Let your moderation be known unto all men,.... The Vulgate Latin reads, "your modesty". The Syriac and Arabic versions, "your meekness", or "humility"; graces which accompany moderation, and are very necessary to it, but not that itself. The Ethiopic version renders it, "your authority", which by no means agrees; for moderation lies not in exerting authority and power to the uttermost, at least with rigour, but in showing clemency and lenity; not dealing with men according to the severity of laws and strict justice, but according to equity, and with mildness and gentleness; giving up strict and proper right, receding from what is a man's due, and not rigidly insisting on it; putting up with affronts and injuries, and bearing them with patience; and interpreting things in the best sense, and putting the best constructions on words and actions they will bear; and in using inferiors and equals with all humanity, kindness, and respect: and this is what is here intended, which the apostle would have made "known"; exercised and practised publicly, that it might be seen and known of all, and God might be glorified, by whose name they were called, though their agreeable conversation among men; see Matthew 5:16; and he would not only have this known unto, but exercised towards "all men"; not only to believers, the members of the church, by ruling with gentleness, by bearing the infirmities of the weak, and by forgiving offences; but also to unbelievers, to the men of the world, by not avenging themselves, but giving way to wrath; by patient suffering for well doing, without making any returns of ill, either by words or deeds: this is the moderation here meant, and not moderation in eating and drinking, and in apparel, and in the love and use of, and care for the things of this world; though such moderation highly becomes professors of religion; and much less moderation in religion, or towards the false teachers, thinking and speaking well of them; and interpreting their notions in the best sense, hoping they may mean otherwise than they say, and therefore should treat their persons with great respect, and their principles with tenderness; but this can never be thought to be the apostle's sense, after he had himself given them such names and characters, as in Philippians 3:2; and besides, though we may, and many times ought, as men and Christians, to give way, and yield up what is our right and due, for the sake of peace, yet we cannot, nor ought to give up anything, that of right belongs to God and Christ, in matters of doctrine or worship; nor in the least abate of our zeal for the same, or give way to false teachers in any respect, nor for any time: moreover, moderation in religion is nothing else but lukewarmness and indifference, than which nothing is more detestable, or abhorred by Christ. The argument or reason enforcing moderation in the above sense of it follows,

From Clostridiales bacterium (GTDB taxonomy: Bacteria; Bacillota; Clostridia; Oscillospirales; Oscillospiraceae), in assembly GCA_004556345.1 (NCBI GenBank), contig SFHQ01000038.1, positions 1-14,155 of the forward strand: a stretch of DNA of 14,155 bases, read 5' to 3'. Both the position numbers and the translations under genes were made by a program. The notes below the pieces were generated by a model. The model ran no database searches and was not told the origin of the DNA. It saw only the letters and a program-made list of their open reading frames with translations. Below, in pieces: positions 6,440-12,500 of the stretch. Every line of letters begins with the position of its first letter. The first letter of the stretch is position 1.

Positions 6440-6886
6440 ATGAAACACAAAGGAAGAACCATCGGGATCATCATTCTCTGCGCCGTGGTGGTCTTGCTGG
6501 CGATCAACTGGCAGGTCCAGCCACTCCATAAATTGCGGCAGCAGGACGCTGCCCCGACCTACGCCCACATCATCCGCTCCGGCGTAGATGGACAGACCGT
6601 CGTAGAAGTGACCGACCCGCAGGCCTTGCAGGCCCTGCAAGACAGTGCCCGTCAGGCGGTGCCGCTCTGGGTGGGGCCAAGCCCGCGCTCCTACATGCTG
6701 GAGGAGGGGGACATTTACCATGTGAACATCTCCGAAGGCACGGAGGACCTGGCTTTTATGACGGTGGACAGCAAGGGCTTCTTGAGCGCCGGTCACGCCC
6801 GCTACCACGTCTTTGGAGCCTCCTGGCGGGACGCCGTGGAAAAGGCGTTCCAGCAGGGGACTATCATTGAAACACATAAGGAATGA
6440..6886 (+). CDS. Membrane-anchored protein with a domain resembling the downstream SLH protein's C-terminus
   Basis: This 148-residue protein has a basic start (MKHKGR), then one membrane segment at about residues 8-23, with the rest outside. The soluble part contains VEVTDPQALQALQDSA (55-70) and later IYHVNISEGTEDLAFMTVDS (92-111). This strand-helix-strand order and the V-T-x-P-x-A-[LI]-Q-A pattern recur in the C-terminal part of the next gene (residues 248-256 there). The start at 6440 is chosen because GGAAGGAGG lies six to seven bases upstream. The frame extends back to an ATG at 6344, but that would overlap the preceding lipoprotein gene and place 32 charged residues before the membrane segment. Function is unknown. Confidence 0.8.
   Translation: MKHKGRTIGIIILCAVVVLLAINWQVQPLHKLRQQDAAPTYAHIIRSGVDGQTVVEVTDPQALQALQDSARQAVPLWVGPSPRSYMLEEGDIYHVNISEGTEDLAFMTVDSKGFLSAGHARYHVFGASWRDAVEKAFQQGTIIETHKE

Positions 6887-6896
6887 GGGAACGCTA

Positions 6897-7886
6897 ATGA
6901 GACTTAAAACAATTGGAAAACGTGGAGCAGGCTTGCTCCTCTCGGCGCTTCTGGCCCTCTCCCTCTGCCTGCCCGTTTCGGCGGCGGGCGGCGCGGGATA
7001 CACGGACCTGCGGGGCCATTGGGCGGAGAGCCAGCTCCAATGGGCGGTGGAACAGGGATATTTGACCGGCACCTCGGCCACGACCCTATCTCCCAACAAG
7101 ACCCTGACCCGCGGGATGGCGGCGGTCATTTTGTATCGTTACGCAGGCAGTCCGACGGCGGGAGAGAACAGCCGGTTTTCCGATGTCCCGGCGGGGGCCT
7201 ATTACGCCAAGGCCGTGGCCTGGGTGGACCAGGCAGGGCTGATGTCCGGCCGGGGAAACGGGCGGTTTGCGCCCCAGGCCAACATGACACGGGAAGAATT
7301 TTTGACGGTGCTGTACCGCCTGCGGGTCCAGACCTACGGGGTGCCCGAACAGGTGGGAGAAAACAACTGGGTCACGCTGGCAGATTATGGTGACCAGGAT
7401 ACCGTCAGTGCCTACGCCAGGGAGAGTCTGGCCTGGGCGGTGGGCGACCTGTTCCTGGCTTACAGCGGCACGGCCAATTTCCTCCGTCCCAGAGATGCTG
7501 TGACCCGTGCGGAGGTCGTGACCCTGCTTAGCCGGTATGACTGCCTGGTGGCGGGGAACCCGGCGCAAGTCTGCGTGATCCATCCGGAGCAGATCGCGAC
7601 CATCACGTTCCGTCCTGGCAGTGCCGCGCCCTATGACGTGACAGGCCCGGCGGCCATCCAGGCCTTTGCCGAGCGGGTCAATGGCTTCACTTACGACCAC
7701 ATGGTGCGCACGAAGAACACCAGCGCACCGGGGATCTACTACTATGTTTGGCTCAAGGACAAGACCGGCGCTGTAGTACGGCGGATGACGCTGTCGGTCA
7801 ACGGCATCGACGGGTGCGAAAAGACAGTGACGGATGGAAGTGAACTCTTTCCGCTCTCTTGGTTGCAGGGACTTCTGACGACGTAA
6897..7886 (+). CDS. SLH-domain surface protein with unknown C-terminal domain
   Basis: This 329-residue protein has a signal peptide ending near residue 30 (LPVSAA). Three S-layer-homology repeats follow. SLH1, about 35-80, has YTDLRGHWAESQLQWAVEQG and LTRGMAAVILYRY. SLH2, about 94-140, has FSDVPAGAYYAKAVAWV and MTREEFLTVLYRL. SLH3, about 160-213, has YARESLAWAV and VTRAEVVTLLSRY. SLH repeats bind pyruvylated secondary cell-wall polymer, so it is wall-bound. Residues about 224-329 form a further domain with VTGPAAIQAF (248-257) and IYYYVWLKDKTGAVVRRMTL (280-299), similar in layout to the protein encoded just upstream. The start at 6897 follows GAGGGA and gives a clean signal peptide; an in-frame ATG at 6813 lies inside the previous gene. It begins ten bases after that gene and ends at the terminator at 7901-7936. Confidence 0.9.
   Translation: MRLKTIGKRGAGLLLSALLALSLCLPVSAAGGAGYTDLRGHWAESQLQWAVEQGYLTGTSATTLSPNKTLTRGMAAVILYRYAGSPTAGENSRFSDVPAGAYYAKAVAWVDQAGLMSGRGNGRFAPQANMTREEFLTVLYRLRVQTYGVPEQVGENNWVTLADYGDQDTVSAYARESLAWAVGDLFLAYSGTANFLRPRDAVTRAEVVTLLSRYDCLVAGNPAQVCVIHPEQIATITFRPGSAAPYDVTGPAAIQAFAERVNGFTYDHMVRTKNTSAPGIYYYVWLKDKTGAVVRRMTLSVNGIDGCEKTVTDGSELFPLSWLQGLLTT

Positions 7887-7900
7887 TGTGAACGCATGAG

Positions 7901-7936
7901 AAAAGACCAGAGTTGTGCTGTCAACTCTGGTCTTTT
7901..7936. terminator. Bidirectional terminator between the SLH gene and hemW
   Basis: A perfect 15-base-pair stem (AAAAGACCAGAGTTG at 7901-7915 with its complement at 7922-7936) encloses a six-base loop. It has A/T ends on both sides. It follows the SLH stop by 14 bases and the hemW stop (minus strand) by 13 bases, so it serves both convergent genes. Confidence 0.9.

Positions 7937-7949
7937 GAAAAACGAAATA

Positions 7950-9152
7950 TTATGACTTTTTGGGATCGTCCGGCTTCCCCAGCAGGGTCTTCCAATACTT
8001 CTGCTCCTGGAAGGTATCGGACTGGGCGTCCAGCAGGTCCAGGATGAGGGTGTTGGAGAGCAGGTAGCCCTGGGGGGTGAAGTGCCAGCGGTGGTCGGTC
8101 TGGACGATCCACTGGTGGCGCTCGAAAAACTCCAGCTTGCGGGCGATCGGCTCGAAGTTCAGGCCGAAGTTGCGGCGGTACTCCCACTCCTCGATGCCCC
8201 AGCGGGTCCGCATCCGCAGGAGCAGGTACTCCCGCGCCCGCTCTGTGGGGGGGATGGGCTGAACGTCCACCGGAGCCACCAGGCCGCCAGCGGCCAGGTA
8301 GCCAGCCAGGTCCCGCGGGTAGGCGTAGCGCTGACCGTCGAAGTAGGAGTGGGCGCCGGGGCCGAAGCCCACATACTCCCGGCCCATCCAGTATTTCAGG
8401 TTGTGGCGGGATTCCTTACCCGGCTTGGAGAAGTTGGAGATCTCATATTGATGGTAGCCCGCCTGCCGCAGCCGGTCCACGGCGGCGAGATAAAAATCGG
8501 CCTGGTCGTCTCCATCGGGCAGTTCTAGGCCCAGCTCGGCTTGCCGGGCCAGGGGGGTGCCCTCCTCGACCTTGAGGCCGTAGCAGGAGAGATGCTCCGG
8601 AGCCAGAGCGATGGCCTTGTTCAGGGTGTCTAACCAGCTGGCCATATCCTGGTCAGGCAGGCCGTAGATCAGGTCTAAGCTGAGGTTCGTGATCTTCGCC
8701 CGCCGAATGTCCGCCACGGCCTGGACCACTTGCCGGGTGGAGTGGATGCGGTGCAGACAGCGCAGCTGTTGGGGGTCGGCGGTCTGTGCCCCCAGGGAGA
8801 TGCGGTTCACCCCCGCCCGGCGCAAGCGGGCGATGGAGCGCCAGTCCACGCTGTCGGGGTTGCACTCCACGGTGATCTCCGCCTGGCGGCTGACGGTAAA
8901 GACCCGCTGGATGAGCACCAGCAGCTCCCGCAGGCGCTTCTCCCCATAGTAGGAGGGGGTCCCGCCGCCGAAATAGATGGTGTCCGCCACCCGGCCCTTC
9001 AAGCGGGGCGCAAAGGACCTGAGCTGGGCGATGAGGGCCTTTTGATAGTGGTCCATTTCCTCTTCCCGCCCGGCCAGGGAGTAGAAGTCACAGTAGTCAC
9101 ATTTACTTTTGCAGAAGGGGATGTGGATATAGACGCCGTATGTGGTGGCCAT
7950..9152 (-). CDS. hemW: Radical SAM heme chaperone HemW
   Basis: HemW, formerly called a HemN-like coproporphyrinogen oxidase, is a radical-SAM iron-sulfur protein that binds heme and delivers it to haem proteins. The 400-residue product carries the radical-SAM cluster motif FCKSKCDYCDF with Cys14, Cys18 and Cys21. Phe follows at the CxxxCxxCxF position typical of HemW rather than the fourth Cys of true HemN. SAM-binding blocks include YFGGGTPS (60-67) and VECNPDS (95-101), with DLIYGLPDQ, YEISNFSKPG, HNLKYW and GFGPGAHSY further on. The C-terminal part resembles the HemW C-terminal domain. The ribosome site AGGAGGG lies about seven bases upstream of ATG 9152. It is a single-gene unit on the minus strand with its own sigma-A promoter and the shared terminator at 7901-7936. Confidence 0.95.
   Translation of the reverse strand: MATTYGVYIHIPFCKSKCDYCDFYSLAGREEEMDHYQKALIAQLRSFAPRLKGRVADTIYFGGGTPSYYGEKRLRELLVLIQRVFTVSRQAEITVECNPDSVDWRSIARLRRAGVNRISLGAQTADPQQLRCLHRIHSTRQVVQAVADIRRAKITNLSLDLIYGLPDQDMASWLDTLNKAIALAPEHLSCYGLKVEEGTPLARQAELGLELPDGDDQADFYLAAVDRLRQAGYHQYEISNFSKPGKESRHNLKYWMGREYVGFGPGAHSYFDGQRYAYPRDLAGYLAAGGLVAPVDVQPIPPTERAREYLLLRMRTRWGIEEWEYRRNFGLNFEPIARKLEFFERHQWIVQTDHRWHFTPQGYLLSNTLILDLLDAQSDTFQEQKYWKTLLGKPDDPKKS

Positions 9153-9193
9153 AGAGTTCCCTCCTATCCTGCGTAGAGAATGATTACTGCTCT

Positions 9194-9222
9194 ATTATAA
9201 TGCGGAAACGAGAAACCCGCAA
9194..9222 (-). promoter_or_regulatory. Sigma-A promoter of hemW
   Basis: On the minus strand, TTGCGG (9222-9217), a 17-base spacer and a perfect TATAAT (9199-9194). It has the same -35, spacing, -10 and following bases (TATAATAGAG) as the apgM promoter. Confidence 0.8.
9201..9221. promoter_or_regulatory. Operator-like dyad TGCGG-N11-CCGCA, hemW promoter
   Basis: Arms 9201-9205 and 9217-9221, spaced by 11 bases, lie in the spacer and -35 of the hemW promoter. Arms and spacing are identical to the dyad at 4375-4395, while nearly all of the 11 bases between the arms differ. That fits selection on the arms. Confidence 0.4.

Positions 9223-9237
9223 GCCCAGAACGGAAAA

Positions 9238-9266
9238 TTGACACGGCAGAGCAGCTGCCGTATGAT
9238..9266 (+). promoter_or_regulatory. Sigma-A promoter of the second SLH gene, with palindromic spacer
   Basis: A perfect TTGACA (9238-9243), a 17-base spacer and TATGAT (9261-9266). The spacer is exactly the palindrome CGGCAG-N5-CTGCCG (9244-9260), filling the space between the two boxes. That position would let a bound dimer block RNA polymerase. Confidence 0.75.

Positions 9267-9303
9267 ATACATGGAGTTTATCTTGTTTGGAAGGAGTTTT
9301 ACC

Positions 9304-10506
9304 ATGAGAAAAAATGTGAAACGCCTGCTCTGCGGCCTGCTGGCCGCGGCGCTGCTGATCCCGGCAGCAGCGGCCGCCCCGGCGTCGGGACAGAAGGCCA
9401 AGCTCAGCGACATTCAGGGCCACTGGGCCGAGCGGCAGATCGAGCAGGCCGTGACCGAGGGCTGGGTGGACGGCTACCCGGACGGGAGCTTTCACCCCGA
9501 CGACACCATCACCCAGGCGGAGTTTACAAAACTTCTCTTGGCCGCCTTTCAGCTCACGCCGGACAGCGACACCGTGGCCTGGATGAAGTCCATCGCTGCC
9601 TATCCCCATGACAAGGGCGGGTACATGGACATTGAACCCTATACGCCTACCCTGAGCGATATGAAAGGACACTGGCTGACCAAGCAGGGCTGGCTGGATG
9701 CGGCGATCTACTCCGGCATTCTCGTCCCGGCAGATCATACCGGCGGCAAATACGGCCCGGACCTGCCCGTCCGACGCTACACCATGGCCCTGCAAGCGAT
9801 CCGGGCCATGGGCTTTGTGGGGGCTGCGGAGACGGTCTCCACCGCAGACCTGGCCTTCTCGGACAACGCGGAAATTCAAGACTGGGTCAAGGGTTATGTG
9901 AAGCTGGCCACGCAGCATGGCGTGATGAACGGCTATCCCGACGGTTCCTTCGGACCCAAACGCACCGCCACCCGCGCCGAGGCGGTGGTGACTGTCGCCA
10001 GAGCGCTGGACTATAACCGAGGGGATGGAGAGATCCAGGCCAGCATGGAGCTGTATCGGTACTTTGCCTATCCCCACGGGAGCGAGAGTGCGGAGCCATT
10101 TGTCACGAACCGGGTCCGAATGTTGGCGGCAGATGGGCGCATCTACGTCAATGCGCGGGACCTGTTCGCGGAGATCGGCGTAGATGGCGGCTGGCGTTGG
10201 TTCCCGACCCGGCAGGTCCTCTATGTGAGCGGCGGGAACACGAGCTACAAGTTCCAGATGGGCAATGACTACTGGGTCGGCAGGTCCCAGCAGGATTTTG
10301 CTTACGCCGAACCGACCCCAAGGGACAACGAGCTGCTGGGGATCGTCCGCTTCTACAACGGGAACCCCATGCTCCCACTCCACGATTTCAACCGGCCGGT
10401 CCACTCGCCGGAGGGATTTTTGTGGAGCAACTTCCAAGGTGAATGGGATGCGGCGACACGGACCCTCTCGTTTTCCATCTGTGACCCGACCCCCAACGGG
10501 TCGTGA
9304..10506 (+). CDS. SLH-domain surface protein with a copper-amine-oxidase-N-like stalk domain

the Lord is at hand. The Syriac version reads, "our Lord": and the Ethiopic version, "God is at hand". The sense is, either the Lord is near, he is omnipresent, and sees and observes the conduct of his people, their deportment in the world, and to one another; and therefore, as in his presence, and under his eye, they should behave according to equity, and with kindness and tenderness towards their fellow creatures and fellow Christians: or the Lord is nigh unto them, as he is to all that call upon him in truth, Psalm 145:18; he is a present help in time of trouble, Psalm 46:1; he is in the midst of them, and will help, and that right early, Psalm 46:5; and will avenge his elect, and vindicate their cause, and right all their wrongs in his due time; and therefore they should take all things patiently, and not avenge themselves: or in a little while Christ will come to judgment, when he will plead the cause of his people, and convince ungodly sinners of their ungodly deeds, and hard speeches against him and his, Jde 1:15; and therefore they should leave all to that time, and commit themselves to him that judgeth righteously, 1-Peter 2:23.
moderation--from a Greek root, "to yield," whence yieldingness [TRENCH]; or from a root, "it is fitting," whence "reasonableness of dealing" [ALFORD], that considerateness for others, not urging one's own rights to the uttermost, but waiving a part, and thereby rectifying the injustices of justice. The archetype of this grace is God, who presses not the strictness of His law against us as we deserve (Psalm 130:3-4); though having exacted the fullest payment for us from our Divine Surety. There are included in "moderation," candor and kindliness. Joy in the Lord raises us above rigorism towards others (Philippians 4:5), and carefulness (Philippians 4:6) as to one's own affairs. Sadness produces morose harshness towards others, and a troublesome spirit in ourselves.
Let . . . be known--that is, in your conduct to others, let nothing inconsistent with "moderation" be seen. Not a precept to make a display of moderation. Let this grace "be known" to men in acts; let "your requests be made to God" in word (Philippians 4:6).
unto all men--even to the "perverse" (Philippians 2:15), that so ye may win them. Exercise "forbearance" even to your persecutors. None is so ungracious as not to be kindly to someone, from some motive or another, on some occasion; the believer is to be so "unto all men" at all times.
The Lord is at hand--The Lord's coming again speedily is the grand motive to every Christian grace (James 5:8-9). Harshness to others (the opposite of "moderation") would be taking into our own hands prematurely the prerogatives of judging, which belongs to the Lord alone (1-Corinthians 4:5); and so provoking God to judge us by the strict letter of the law (James 2:12-13).
Let your gentleness - Yieldingness, sweetness of temper, the result of joy in the Lord. Be known - By your whole behaviour. To all men - Good and bad, gentle and froward. Those of the roughest tempers are good natured to some, from natural sympathy and various motives; a Christian, to all. The Lord - The judge, the rewarder, the avenger. Is at hand - Standeth at the door.
*More commentary available at chapter level.